“All my adolescence,” writes Laure Murat, “I heard about the characters in La Recherche, convinced that they were uncles or cousins ​​that I had not yet met. » For someone who was born a princess in a prestigious family (she is descended from Joachim Murat through her father and from Luynes through her mother), reading In Search of Lost Time means meeting several ancestors (her great-granduncle, the Duke of Uzès, is mentioned among the friends of Robert de Saint-Loup) and see these Belle Époque salons revived, of which the Hôtel Murat, located rue de Monceau, was one of the key places. “Mama Cécile”, the author’s great-grandmother, received Marcel Proust himself there without much enthusiasm, placing “this little journalist” at the head of the table. Proust, a family novel, could only be a picturesque but anecdotal evocation of an aristocratic world which was already dying in the writer’s time. On the contrary, it is an intense, fascinating book. Because it tells in the present how an encounter with a masterpiece can turn a life upside down. “It was a shock,” summarizes Laure Murat, renowned academic and essayist (her Maison du Docteur Blanche published by Lattès in 2001 won the Goncourt biography prize).

Key to understanding. Born in 1967 into this bloodless high aristocracy, saturated with codes, devastated by a terrifying lack of maternal affection and conscious of a very Proustian sexual difference, the historian finds in La Recherche a key to understanding her own life. “The most astonishing thing was that all the scenes read where the aristocracy came into play were infinitely more alive than the actual scenes which I had witnessed, as if Proust […] put into words and intelligible paragraphs what was moving before my eyes since I was born. »Research then becomes a necessary presence, the ally of a lifetime. “My reading of La Recherche freed me from the pretenses attached to the aristocracy of my origins, established me as a subject […], opened me to reality. » Happy UCLA students! Laure Murat gives lessons there every year on her bedside book§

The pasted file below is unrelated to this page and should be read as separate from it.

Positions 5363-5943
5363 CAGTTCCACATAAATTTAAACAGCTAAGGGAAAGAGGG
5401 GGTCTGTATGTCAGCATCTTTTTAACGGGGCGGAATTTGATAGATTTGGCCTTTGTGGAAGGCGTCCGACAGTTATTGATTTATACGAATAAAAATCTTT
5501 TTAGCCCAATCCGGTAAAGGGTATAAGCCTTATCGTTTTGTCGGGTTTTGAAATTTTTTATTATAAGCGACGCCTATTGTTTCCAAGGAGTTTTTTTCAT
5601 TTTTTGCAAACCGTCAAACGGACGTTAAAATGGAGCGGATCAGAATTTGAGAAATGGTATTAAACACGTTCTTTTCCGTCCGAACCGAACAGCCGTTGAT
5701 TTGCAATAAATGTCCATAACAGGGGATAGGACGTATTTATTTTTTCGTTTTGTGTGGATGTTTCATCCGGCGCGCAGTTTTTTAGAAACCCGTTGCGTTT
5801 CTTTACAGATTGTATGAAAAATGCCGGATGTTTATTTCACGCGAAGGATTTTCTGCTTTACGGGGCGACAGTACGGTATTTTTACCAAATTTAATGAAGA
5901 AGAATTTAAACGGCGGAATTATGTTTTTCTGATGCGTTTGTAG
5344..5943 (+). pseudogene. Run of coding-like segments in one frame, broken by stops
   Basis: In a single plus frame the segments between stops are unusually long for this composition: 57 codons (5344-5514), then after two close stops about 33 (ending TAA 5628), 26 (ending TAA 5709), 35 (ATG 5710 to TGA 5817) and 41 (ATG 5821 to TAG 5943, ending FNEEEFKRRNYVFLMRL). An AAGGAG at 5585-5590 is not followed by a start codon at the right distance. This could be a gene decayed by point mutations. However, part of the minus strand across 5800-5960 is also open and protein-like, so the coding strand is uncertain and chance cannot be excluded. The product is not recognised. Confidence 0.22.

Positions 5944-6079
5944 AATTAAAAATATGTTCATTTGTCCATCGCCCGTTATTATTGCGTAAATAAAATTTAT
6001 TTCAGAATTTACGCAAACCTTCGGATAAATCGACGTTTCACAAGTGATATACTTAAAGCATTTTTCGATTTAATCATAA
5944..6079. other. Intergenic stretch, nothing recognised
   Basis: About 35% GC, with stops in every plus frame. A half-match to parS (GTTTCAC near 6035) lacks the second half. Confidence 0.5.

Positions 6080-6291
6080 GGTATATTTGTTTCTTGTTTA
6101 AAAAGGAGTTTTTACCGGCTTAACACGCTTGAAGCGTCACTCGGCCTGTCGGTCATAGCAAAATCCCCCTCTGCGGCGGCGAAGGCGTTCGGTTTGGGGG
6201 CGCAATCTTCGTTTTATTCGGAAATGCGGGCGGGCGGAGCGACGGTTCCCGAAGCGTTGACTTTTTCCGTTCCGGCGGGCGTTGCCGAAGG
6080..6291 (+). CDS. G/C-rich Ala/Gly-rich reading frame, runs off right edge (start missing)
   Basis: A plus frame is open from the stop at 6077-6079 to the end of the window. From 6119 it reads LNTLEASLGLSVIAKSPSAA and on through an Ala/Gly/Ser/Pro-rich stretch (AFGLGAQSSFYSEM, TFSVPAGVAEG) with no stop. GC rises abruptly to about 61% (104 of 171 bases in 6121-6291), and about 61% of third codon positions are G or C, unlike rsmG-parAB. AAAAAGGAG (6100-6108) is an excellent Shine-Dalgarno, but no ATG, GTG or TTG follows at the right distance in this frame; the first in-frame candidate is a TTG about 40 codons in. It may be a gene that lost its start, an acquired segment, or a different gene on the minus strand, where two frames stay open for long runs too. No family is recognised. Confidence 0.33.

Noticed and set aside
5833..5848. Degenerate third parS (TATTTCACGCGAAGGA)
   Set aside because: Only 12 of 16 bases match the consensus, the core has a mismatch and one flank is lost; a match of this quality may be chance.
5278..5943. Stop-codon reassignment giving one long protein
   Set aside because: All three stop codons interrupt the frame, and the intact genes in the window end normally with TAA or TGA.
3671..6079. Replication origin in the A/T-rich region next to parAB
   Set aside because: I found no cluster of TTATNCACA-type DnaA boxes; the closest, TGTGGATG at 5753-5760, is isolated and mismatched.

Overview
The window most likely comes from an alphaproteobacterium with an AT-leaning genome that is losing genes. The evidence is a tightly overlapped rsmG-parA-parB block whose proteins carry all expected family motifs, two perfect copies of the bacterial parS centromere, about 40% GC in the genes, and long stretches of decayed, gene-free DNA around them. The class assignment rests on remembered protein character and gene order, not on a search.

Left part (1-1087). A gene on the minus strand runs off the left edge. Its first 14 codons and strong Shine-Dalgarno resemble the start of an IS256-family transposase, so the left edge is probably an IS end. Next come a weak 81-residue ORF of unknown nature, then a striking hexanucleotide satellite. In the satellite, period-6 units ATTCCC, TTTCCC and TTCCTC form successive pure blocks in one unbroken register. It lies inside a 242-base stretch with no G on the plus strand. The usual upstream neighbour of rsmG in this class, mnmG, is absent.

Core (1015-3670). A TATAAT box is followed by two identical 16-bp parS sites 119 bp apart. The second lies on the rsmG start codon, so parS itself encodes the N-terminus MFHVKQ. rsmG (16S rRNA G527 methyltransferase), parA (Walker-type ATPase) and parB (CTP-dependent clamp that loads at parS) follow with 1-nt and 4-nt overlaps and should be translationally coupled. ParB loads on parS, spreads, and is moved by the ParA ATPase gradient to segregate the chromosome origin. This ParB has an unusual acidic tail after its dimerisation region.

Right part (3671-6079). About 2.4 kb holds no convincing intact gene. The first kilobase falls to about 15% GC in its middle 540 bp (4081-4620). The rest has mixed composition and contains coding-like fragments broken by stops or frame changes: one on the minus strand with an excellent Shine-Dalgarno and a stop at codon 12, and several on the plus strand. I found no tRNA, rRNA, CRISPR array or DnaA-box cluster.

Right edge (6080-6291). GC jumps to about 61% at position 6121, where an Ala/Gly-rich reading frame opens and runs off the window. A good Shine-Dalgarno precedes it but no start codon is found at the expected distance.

“Proust, family novel”, by Laure Murat (Robert Laffont, 256 p., €20).

“’You don’t cry like a servant,’ repeated my great-grandmother, whose hatred of the effusion had pushed her to give a ball after the death of one of her sons, who had fallen for France in 1916.”